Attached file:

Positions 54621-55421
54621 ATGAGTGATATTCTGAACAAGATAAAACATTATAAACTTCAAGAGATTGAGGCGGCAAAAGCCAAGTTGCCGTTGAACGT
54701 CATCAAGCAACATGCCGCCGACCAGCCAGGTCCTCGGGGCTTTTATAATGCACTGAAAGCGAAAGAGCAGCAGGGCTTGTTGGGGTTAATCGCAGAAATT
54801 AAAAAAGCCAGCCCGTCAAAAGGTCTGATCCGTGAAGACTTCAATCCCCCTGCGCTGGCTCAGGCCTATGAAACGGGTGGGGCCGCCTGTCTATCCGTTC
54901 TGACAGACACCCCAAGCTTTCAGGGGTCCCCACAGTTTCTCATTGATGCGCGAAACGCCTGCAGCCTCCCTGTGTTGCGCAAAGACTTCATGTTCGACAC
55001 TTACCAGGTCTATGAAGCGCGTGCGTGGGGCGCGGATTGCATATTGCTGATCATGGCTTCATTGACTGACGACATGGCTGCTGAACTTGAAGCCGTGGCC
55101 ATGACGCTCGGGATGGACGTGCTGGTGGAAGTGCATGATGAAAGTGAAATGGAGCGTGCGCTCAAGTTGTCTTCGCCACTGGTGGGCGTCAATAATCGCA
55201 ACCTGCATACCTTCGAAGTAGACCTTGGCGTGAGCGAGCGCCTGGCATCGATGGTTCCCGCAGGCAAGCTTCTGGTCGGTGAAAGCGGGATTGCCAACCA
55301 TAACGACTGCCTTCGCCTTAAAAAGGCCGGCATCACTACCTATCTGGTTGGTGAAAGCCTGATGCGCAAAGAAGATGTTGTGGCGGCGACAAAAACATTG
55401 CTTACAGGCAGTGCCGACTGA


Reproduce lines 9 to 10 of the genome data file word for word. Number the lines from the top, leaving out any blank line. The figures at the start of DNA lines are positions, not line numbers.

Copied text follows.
55301 TAACGACTGCCTTCGCCTTAAAAAGGCCGGCATCACTACCTATCTGGTTGGTGAAAGCCTGATGCGCAAAGAAGATGTTGTGGCGGCGACAAAAACATTG
55401 CTTACAGGCAGTGCCGACTGA